Apple Corps has lost out to Apple Computer in a High Court case concerning logo use in iTunes.
Judge Edward Mann delivered his judgement at 10am this morning, ruling in favour of Apple Computer.
The Beatles' business affairs company, Apple Corps, had accused Apple Computer of breaking a 1991 agreement in its use of the Apple logo in association with what it regards as music-related products, the iPod and iTunes.
The British company, still owned by former Beatles Paul McCartney and Ringo Starr, along with the widow of John Lennon and the estate of George Harrison, wanted to win an injunction to prevent Apple Computer using the apple logo in connection with its iPod and iTunes products.
The judge didn't agree. Mann this morning said that the association between the logo use and the download service is a "proper one", and that the logo was clearly used in relation to the service, not to the music.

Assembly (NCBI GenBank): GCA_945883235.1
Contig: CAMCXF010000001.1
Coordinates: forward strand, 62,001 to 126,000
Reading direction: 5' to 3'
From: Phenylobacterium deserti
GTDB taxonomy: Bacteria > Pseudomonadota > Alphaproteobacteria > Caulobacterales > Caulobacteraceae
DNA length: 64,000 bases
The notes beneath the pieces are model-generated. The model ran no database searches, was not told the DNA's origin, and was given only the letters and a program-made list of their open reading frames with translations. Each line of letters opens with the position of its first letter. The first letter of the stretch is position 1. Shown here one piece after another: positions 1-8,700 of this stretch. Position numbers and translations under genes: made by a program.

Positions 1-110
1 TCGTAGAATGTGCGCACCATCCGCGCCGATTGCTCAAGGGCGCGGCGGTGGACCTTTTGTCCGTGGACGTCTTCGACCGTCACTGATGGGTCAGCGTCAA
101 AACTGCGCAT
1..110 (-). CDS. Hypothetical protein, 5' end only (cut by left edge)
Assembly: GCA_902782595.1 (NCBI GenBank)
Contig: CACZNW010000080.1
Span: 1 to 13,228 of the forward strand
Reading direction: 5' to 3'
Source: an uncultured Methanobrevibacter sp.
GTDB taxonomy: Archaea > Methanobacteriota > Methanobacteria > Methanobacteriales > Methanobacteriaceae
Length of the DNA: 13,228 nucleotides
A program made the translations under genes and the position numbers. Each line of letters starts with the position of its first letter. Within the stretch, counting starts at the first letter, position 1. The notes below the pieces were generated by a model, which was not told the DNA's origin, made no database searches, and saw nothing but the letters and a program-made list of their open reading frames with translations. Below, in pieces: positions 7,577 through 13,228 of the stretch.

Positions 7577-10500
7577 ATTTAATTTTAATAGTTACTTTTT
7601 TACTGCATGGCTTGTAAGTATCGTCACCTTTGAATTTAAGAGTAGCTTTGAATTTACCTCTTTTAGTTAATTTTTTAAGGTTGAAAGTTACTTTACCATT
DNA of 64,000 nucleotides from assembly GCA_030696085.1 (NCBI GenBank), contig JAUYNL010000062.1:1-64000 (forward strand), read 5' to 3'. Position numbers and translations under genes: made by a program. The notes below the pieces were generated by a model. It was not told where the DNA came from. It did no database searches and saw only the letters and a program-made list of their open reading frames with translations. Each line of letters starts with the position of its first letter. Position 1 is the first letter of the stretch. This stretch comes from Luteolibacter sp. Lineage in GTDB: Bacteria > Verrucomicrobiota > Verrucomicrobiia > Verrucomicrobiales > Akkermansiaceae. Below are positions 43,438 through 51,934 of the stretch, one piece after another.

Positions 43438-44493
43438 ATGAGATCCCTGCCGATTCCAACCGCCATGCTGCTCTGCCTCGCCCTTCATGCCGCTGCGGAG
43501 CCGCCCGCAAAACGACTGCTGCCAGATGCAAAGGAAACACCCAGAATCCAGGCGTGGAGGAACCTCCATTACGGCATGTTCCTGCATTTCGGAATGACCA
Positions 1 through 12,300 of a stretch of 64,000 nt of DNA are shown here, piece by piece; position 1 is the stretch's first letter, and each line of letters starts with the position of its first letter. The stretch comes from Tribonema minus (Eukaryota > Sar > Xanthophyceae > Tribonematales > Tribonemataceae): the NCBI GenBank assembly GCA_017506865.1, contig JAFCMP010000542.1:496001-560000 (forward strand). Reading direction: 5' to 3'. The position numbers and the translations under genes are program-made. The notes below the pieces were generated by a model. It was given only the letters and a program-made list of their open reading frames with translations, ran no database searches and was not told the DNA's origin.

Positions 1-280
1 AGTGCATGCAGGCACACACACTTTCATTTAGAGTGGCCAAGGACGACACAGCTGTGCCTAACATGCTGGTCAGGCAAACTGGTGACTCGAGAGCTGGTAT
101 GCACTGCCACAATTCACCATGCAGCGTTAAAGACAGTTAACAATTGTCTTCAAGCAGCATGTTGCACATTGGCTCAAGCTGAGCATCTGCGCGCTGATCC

"The primary reason there is no breach (of the 1991 deal) is because the use of the logo is still a permitted use as described in clause 4.3 of the 1991 agreement," the judge declared this morning.
Apple Computer had defended its use of the logo in association with its music products as being simply data transmission, which is allowed under clause 4.3 of the 1991 agreement.
The judge agreed with the defence, and said that Apple Computer's use of the logo in association with its products "does not go beyond what is reasonable and fair".
Lawyers representing Apple Corps have asked the judge to grant them leave to appeal against his decision. Apple Computer, meanwhile, is demanding at least £1.5 million in fees from Apple Corps.
This story first appeared on Macworld.co.uk.